• Take a mother/daughter puberty class

  • Go to Maui!

Whatever you and your daughter pick, you’ll be making new memories that will have a positive impact now and in the future. Wouldn’t it be wonderful for women to truly embrace every aspect of themselves in celebration of how we’ve been created?

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Booklist, Title, Author and Category

Girls Books

The Care and Keeping of YOU, The Body Book for Girls

By American Girl Library

The Care and Keeping of Me, the Body Book Journal

By American Girl Library

The Feelings Book, The Care & Keeping of Your Emotions

By American Girl Library

The Period Book, Everything You Don’t Want to Ask (But Need to Know)

Karen & Jennifer Gravelle

What’s Happening to me?

By Susan Meredith

Growing Up, It’s a Girl Thing. Straight Talk About First Bra, First Period and Changing Body,

By Mavis Jukes

Girls Guide to Becoming a Teen, Getting Use to Life in Your Changing Body

By AMA, American Medical Association

The Period Book, Everything You Don’t Want to Ask (But Need to Know)

by Louise, Greenspan, MD & Julianna Deardorff, PhD

QUEEN BEES WANNABES, Helping Your Daughter
Survive Cliques, Gossip, boyfriends,
and the New Realities of Girl World

By Rosalind Wiseman

Special Parent-Daughter Books

Embracing Persephone, How to Be the Mother You Want For Your Daughter

, by Virginia Beane Rutter

Celebrating Girls, Nurturing and Empowering Our Daughters

By Virginia Beane Rutter

Why A Daughter Needs A Dad(I added this book to remind dads that they’re important. It doesn’t mean girls can grow and thrive without a father)

By Gregory E. Lang

Boys Books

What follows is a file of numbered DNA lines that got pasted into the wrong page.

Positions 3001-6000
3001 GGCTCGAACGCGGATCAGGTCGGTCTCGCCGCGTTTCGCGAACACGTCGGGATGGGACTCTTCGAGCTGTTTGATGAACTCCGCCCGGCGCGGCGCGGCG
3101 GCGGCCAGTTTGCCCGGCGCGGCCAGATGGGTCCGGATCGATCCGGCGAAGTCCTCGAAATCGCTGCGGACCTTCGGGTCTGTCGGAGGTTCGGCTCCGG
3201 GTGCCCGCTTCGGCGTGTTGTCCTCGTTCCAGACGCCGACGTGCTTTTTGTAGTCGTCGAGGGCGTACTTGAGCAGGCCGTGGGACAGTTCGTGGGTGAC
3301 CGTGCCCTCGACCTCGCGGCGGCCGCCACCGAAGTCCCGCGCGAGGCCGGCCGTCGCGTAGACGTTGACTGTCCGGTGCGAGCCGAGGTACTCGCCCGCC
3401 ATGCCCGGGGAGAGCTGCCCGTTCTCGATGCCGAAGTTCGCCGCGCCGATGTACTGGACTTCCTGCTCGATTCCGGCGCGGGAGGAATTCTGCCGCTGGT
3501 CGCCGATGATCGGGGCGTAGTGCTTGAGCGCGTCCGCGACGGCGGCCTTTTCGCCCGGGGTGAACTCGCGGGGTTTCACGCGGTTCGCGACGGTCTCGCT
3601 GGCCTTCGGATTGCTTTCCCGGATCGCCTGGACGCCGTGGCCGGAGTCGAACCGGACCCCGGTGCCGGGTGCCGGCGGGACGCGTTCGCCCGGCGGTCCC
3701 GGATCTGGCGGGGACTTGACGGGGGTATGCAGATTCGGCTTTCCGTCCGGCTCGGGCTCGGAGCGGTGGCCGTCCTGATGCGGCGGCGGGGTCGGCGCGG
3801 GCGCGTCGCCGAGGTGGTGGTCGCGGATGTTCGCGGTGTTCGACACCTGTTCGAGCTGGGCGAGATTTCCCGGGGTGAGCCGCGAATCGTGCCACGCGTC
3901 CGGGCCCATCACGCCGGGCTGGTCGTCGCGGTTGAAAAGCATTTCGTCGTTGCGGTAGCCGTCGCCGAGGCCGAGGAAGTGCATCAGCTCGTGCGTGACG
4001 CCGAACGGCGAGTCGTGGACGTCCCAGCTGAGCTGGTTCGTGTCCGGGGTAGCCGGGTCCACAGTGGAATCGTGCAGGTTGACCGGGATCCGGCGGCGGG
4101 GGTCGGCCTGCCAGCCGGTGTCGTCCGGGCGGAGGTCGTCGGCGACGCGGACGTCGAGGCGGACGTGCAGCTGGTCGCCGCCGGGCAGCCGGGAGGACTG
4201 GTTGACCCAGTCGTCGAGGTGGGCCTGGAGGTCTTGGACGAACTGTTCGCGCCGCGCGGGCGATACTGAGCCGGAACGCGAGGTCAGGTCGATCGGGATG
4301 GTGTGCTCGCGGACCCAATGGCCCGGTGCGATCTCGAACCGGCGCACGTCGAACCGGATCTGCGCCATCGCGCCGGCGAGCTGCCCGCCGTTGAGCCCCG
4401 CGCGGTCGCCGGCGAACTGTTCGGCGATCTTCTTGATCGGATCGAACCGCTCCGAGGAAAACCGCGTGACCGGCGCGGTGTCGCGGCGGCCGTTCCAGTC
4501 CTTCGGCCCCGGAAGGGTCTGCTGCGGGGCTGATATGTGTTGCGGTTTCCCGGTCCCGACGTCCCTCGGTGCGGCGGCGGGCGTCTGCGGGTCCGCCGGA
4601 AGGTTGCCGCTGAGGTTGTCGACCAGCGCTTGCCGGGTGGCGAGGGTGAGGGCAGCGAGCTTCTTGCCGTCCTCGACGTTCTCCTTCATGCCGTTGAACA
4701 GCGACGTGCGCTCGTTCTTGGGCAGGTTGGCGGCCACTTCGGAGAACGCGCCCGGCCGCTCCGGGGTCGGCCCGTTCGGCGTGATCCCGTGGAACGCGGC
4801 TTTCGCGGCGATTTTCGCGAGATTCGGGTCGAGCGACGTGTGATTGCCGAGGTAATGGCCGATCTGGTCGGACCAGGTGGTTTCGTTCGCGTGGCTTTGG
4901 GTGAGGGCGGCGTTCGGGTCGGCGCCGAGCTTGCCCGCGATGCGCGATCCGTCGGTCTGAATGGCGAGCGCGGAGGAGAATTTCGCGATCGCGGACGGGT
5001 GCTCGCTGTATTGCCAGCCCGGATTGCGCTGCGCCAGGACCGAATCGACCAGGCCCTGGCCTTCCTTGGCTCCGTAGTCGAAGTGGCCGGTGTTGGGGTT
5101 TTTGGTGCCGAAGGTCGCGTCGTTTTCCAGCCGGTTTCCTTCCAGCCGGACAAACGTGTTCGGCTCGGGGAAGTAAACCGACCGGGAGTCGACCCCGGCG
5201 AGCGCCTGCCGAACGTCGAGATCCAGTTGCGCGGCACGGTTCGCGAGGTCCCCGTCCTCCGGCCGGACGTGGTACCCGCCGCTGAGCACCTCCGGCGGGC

The Boy’s Body Book, Everything You Need to Know About Growing up You,

By Kelli Dunham, RN

Guy Stuff the Body Book for Boys

By Dr. Cara Natterson

What’s Going on Down There? Answers to Questions Boys Find Hard to Ask

By Karen Gravelle

Just for Boys, A Book About
Growing Up

by Matt Crossick

Teen Books

Girls Guide to Becoming a Teen, Getting Use to Life in Your Changing Body

By AMA, American Medical Association

Boy Guide to Becoming a Teen, Getting Use to Life in Your Changing Body.

By AMA, American Medical Association

“The What’s Happening to My Boy?” Book For Boys

By Lynda Madars

The TEEN HEALTH BOOK, A Parents Guide to Adolescent Health And Wellbeing

By Ralph I. Lopez, M.D.


Parenting Books on The Sex Talk and Other Topics

It’s Perfectly Normal, Changing Bodies, Growing Up, Sex & Sexual Health

By AMA, American Medical Association

Talking to your Kids About SEX, from toddlers to preteens a Go Parents! Guide

By TLouri Berkenkamp and Steven C. Atkins, Psy.D

The Thinking Parent’s Guide to Talking Sense About Sex

By ,Deborah M. Roffman

By Jacqui Bailey

So Sexy, So Soon, The New Sexualized Childhood, And What Parents Can Do to Protect Their Kids

By Diane E. Levin, PH.D and Jean Kilbourne, ED.D

Ten Talks Parents Must Have With Their Children, About Sex and Character

By Pepper Schwarz, Ph.D. and Dominic Cappello

GIRLS & SEX, Navigating the Complicated NEW LANDSCAPE

By Peggy Orenstein

100 QUESTIONS, YOU’D NEVER ASK YOUR PARENTS, Straight Answers to Teen’s Questions About Sex, Sexuality, and Healthy

By Elisabeth Henderson & Nancy Armstrong M.D

The Tween, Teen Brain & Social Media


By Barbara Strauch

American Girls, Social Media and Secret Lives of Teenagers

By Nancy Jo Sales

Irresistible: The Rise of Addictive Technology and the Business of Keeping Us Hooked

By Adam Alter

SOCIAL MEDIA SAFETY FOR TEENS: Parenting in the Digital Age to Help Teens Overcome Social Media Impacts on Mental Health

By James Edwards

Parenting Generation Screen:
Guiding Your Kids to
Be Wise in a Digital World

By Nancy Jo Sales

Kids' Brains & Screens:
A ScreenStrong Student Course

By Nancy Jo Sales



A Child is Born

By Lennart Nilsson (visual experience from conception through birth)


By Johnathan Miller and David Pelham

SOCIAL MEDIA SAFETY FOR TEENS: Parenting in the Digital Age to Help Teens Overcome Social Media Impacts on Mental Health

By James Edwards

Tabletop interactive parent/child Activity

For Women Only

Orgasms for Two, The Joy of Partner Sex

By Betty Dobson Ph.D


By Betty Dobson, Ph.D

The Art of SEXUAL ECSTASY, The Path of Scared Sexuality for Western Lovers

By Margo Anand


By Dr. Alex Comfort

Sex and the Seasoned Woman,
Pursuing the Passionate Life

By Gail Sheehy